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Barry John, the legendary fly-half from a different realm, bids farewell to the rugby world.
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Barry John, the legendary fly-half from a different realm, bids farewell to the rugby world.


What distinguishes the top athletes is their ability to evoke emotion in others. This is why, when the game ends, there is a profound feeling of shared sadness. In addition to being one of the greatest fly-halves in rugby union and a beloved figure in Wales, the late Barry John will always be a shining inspiration for countless young minds.

For better or worse the “King”, as they called him, played rugby from another dimension. He glided rather than ran and preferred to feint and tease rather than bump or smash. He was a clever kicker as well but, if circumstances allowed, his game was about spatial awareness, intelligence, evasion and angles rather than blunt‑edged orthodoxy. At his best he dealt in poetry rather than prose, an artful dodger in a world of leaden‑footed roundheads.

Alongside other Welsh icons such as JPR Williams, Phil Bennett, and John Dawes, he played a crucial role in shaping the national identity of Wales. Not only did they achieve titles and grand slams, but their unique style of play also set them apart from others. Their triumph on the 1971 British & Irish Lions tour, which remains the only series won by the Lions in New Zealand, solidified their legendary status.

It wasn’t all just fun and games. During the peak of his popularity, while waiting to cross Queen Street in Cardiff, John was recognized by a driver in a nearby car who stopped and got out to shake his hand, leaving the engine running. This sparked a chain reaction as others also wanted to greet him, causing a traffic jam down the street.

The King eventually became overwhelmed by the amount of attention he received and decided to retire from the game at the young age of 27. In some ways, he was like the Elvis Presley of southern Wales, much like his fellow countryman Tom Jones. His moves on stage were powerful enough to captivate any audience. However, managing the constant admiration and escaping its grasp proved to be a difficult task.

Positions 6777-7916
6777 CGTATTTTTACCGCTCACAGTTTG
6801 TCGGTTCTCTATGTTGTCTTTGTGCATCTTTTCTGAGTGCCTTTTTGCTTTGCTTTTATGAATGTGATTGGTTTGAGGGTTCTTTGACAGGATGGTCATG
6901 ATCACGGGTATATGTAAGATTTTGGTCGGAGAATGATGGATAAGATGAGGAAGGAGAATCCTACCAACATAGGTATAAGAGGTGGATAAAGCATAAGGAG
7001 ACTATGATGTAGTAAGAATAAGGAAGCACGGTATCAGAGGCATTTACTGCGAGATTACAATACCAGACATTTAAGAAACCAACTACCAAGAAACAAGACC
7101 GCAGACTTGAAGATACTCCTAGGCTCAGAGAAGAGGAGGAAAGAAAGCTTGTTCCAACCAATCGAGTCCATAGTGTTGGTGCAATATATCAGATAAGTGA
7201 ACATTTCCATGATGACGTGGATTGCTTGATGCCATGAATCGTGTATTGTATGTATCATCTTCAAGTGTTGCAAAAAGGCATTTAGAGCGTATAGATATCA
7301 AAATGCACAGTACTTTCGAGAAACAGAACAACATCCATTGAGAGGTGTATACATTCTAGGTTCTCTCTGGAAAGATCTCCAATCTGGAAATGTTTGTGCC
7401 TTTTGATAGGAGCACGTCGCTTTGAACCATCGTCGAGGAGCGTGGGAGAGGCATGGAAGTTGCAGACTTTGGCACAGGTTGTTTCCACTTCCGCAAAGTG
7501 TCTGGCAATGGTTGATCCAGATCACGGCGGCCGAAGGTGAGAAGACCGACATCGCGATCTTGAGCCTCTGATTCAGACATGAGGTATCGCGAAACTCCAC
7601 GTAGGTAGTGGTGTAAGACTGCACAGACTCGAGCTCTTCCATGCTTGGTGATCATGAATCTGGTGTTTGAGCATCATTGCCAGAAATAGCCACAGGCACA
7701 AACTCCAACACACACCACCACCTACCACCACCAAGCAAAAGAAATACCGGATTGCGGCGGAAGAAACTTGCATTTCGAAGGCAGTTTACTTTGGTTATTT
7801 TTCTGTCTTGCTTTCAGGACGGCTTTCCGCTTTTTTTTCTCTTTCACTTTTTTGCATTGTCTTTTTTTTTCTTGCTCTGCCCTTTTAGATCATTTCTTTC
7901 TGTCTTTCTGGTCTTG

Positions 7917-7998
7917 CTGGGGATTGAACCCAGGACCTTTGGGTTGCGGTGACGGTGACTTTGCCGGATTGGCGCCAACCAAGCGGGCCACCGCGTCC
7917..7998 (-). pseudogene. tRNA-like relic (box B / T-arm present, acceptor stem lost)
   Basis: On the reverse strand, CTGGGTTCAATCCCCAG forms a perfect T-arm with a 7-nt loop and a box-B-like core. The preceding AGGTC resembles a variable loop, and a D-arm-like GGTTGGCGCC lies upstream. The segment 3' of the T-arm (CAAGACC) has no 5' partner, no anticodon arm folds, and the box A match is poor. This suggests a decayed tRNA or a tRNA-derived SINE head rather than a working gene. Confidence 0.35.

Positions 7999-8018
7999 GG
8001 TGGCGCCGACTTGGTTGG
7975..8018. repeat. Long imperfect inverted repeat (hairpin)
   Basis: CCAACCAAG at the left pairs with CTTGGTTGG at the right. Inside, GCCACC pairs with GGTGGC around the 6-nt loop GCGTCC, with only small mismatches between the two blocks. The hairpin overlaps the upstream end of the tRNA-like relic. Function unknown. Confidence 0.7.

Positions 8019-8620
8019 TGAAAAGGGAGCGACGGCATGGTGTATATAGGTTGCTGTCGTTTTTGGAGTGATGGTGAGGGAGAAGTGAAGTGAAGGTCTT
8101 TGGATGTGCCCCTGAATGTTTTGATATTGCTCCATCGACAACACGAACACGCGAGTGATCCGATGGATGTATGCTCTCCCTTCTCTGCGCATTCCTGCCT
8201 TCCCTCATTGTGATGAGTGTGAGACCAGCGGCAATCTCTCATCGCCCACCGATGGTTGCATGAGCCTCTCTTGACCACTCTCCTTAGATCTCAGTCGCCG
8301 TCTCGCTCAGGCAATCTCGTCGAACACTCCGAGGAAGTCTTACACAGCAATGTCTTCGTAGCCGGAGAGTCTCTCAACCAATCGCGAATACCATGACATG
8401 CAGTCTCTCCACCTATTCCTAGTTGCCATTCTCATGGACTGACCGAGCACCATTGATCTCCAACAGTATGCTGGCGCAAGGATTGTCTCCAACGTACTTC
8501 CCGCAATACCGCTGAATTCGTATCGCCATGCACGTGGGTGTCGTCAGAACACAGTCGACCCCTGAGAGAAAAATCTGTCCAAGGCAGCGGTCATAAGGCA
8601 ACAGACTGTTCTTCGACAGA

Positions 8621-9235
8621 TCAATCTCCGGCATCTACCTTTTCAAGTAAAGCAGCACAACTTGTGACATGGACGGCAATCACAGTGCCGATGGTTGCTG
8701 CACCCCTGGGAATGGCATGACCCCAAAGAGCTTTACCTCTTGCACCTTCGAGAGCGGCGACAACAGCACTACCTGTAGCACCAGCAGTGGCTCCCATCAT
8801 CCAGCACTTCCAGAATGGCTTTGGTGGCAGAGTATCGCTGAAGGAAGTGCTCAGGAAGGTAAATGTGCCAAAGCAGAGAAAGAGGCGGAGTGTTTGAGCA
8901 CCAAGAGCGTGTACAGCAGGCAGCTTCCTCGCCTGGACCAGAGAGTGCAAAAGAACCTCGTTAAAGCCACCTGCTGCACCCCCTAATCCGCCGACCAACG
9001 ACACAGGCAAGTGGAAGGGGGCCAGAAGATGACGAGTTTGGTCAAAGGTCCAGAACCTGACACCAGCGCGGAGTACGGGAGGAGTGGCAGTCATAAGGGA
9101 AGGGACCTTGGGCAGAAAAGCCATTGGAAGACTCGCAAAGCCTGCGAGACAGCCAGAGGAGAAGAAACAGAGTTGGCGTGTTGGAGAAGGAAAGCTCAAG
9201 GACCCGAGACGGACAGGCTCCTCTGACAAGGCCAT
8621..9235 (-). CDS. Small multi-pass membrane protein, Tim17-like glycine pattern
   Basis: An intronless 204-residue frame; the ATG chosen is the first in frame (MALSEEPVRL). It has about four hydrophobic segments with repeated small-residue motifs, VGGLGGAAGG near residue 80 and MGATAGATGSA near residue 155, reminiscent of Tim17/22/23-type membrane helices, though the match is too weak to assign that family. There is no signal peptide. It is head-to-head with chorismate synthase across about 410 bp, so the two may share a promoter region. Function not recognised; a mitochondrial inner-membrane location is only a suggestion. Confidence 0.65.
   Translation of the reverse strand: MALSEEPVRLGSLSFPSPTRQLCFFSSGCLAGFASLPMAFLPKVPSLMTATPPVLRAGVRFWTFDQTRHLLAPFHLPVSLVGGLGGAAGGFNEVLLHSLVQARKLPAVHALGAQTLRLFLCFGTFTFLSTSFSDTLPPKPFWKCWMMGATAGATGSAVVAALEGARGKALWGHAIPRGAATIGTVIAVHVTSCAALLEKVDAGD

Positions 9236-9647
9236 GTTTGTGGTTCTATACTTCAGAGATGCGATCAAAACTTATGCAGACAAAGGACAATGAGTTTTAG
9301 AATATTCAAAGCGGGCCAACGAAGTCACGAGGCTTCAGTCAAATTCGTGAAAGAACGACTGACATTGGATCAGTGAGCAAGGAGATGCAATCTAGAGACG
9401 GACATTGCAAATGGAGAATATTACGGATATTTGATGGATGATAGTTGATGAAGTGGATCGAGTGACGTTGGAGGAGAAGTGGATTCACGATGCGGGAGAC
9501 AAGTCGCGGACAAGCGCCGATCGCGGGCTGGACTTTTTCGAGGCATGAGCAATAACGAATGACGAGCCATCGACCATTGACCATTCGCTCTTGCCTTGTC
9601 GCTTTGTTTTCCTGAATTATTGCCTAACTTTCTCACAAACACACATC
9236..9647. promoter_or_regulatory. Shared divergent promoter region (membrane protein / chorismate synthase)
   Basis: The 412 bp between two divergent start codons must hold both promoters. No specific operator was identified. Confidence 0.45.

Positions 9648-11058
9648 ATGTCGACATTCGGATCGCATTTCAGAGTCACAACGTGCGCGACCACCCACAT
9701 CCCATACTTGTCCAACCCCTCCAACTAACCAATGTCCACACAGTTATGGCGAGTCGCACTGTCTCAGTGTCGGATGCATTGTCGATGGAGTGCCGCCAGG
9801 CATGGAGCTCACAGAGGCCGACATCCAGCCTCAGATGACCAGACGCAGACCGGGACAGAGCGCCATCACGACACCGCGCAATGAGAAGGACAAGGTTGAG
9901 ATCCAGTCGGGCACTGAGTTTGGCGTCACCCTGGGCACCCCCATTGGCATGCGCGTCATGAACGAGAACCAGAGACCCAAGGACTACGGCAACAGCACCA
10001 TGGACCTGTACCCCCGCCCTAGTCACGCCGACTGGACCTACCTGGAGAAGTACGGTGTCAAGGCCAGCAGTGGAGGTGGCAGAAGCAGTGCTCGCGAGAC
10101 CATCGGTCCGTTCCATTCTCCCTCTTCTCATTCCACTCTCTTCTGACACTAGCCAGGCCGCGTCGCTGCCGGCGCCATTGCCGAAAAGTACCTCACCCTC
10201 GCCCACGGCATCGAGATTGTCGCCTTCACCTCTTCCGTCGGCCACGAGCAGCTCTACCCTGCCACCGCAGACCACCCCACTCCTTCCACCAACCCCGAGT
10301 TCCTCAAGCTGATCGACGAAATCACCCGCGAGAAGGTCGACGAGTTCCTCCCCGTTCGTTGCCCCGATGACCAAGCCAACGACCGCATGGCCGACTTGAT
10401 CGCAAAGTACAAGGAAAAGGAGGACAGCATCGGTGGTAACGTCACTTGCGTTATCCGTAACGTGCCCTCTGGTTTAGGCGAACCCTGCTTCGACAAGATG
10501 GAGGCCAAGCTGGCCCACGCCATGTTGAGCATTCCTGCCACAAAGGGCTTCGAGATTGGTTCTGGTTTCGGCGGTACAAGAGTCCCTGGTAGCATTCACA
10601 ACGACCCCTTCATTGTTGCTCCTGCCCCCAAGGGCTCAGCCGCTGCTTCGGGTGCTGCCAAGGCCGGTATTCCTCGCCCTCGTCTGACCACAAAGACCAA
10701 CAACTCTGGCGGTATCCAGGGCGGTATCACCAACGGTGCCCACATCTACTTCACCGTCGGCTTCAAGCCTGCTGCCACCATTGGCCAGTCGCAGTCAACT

Barry John in action for the Lions in New Zealand in 1971.

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Unfortunately, his impact as a player will always be remembered. This puts modern rugby union in a difficult position as it tries to balance its desire to maintain its diverse and rich history that makes it attractive to many, while also acknowledging the significant changes that have occurred in the sport over the years, as evident in the recent Six Nations games.

Not better or worse, necessarily, but different, both structurally and aesthetically. While there are still would-be creative magicians out there such as Scotland’s Finn Russell or, potentially, Wales’s Ioan Lloyd, the amount of time and space in which they have to work is now minimal. Gliding, hip-swaying, lightweight No 10s, consequently, have mostly gone the same way as prog rock and old-fashioned sweet shops.

Gone are the days when teams would frequently attempt to run from their own half. As Clive Rowlands, former coach of Wales, noted, no one would purposely kick high balls directly to Wales during their prime unless they wanted to lose: “In the 1970s, if that occurred, Barry John’s response would be: ‘Thank you. Now try to prevent us from scoring.'”

Rugby has undergone significant changes that have impacted the game’s style and overall appeal. Aggressive blitz defense, improved athleticism, and strict coaching have all contributed to a less aesthetically pleasing game for many. Additionally, larger players, prolonged scrums, and monotonous five-meter lineout mauls have further changed the dynamics of the game. The decline of rucking and concerns about brain injuries also play a role in the game’s transformation. This is a far cry from the nostalgic “jumpers for goalposts” days, as even top teams are becoming more predictable in their strategies and plays. Spontaneous decision-making is discouraged as every player must adhere to a specific plan. In fact, data analysis in rugby has become so comprehensive that it can even determine a referee’s preferred aftershave. In the past, they may have been more inclined to drink it.

According to a recent report by Peter Jackson, a highly respected sportswriter from Wales, John is one of many who are skeptical of the changes in modern sports. He stated, “I have no desire to play in today’s game. It used to be about finding space and running into it, but now players are just looking to run into others.” The late David Duckham, a beloved member of the 1971 Lions team, shared a similar sentiment with me a couple years ago, saying, “We always tried to outmaneuver our opponents. Nowadays, players, whether they’re in the back or front, just charge straight at them.”

Can we estimate how many players from the Welsh team playing against England at Twickenham this Saturday will be causing congestion in Cardiff this week? Although Wales has players like Alun Wyn Jones who are highly regarded and culturally significant, the loss of Barry John, as well as other beloved players like JPR and Benny, is a sad loss for sports enthusiasts around the world.

Perhaps it is time for everyone to acknowledge the simple truth. Things have permanently changed and there is little benefit in holding onto a romanticized past that was not without its flaws. However, there are certain individuals who would have excelled in any time period and their names will always hold significance in Welsh rugby. Although the “King” may no longer be with us, his impact on people will never fade.

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Source: theguardian.com